Both have their pros and cons.
Total body workouts tend to get more muscles involved at one time, thus burning more calories.
However, focusing on certain muscle groups in a day provides a more intense workout to those muscles.
The most important part for whichever one you choose is to ensure that you are working each muscle group evenly, and that each group is getting enough rest to rebuild before they are reworked again. For example, if you do a full body work-out on one day, it’s best to rest the next day so that all of your muscles can recouperate. On the other hand, if you work your upperbody on one day, it is okay to work your lower body the next day.
The question depends upon your specific fitness goals. If you’re trying to lose weight, cardiovascular exercise should be an emphatic focus, but also take into account the fact that lifting weights burns more calories per time spent than running on a treadmill. If your goal is more generally to improve muscle tone and sustain good health, then a full-body workout can be a convenient solution, as long as you give your muscles adequate time to recover before your next full body workout, and in the days between, you could incorporate aerobic activities such as walking, jogging or bicycling. Different muscle groups have differing tolerances for frequency of stimulus. For instance, larger muscles like your chest and thighs need more time to rest and rebuilt, whereas your abdominal muscles can be worked daily. If your intent is to build muscle mass, then it’s best to isolate just a couple muscle groups per gym visit, and then give that muscle at least three days to recuperate before training it again. For instance, a typical bodybuilding routine might be Day 1: back and biceps, Day 2: Chest and Triceps, Day 3: Shoulders, Day 4: Legs and Abs, Day 5: rest, repeat cycle. The general rule of thumb most athletic trainers will tell you is that your workout should never last more than an hour, whether it’s a strength training routine, an aerobics routine or what have you – spend an hour tops at the gym (with a few exceptions for sports like distance bicycling or cross-country running that involve long duration activity).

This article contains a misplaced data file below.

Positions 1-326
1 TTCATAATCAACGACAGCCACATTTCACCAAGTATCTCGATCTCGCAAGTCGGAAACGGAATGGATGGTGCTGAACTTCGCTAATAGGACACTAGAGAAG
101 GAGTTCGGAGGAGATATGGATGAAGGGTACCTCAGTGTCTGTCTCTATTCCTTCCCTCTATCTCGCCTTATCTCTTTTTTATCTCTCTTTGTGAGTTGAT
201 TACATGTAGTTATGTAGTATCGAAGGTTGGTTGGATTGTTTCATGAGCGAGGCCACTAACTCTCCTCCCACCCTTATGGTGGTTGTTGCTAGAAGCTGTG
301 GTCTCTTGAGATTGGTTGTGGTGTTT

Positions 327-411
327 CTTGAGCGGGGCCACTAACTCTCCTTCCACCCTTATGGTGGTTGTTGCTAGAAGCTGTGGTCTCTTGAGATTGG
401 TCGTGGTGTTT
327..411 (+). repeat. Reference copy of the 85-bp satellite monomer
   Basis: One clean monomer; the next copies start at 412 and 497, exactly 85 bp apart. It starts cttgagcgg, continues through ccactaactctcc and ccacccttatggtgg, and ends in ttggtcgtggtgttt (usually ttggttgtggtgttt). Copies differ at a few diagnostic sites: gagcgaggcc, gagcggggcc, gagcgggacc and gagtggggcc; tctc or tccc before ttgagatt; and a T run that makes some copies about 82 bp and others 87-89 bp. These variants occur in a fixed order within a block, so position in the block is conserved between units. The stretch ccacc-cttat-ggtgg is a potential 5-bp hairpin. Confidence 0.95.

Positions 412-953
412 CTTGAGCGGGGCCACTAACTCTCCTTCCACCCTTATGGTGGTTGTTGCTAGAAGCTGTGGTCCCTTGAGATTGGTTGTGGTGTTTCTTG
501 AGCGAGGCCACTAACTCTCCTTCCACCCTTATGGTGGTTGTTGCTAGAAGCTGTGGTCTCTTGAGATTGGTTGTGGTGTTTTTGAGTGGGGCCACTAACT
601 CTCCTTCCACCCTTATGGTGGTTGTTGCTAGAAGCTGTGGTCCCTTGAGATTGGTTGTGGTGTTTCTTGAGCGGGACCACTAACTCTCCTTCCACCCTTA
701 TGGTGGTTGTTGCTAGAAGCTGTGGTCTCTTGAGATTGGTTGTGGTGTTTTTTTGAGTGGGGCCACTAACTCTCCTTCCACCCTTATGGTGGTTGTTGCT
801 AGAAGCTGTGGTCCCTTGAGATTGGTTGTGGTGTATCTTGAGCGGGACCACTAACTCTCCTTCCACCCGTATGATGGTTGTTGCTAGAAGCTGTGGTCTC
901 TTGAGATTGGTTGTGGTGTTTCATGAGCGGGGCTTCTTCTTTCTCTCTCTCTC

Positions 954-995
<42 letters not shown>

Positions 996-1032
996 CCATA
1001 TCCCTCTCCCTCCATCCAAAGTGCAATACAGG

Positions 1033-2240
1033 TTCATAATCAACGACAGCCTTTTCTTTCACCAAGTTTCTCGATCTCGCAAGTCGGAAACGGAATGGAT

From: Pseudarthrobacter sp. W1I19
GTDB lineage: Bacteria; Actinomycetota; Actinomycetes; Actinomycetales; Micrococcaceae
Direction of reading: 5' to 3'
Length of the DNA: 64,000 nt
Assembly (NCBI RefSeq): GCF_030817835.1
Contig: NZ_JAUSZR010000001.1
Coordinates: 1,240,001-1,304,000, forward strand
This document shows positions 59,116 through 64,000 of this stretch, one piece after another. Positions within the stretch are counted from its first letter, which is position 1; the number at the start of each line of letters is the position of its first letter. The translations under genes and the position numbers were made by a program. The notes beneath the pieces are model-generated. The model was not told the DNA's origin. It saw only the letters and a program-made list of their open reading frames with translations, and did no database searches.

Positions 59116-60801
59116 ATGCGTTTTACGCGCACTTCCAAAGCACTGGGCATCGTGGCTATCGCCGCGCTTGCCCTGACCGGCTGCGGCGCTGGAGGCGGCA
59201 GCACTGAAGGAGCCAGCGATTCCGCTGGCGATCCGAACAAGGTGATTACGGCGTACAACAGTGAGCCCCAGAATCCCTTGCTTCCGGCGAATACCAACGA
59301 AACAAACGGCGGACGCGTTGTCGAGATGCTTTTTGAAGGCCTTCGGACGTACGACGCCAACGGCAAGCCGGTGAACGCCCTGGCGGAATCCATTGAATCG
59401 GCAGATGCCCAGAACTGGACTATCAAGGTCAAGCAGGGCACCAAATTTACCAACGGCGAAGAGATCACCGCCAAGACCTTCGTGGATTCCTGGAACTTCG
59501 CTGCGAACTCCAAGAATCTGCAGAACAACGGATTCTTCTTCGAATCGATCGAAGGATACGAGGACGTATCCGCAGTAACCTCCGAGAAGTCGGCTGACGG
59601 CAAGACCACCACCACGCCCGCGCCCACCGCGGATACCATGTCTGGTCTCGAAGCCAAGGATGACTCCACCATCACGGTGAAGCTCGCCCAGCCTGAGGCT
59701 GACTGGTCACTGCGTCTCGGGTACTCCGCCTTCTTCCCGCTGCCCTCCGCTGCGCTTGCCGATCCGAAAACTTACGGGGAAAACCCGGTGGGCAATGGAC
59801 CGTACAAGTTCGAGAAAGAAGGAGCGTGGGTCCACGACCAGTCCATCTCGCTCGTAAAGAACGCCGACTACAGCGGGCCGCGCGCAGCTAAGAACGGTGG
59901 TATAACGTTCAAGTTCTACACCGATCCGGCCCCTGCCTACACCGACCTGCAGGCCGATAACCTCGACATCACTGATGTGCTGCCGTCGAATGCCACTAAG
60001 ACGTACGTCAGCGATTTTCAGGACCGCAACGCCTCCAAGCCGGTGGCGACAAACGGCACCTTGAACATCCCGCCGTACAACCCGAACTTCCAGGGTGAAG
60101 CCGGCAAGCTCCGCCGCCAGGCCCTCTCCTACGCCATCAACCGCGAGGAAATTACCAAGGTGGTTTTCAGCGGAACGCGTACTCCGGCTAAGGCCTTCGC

The best total-body exercise is probably cardiovascular exercise, rather than weight-lifting or targeting one area repetitiously. Cardio exercise includes jogging, swimming, and bicylcing, and these exercises will help you lose weight or gain strength all over your body. It’s excellent to weight-lift, if you intend to build muscle mass and strength in certain areas, and I think that you should spread such a workout over the course of your week. I wouldn’t exercise every muscle group on the same day, as this will increase your likelihood of fatigue and injury.
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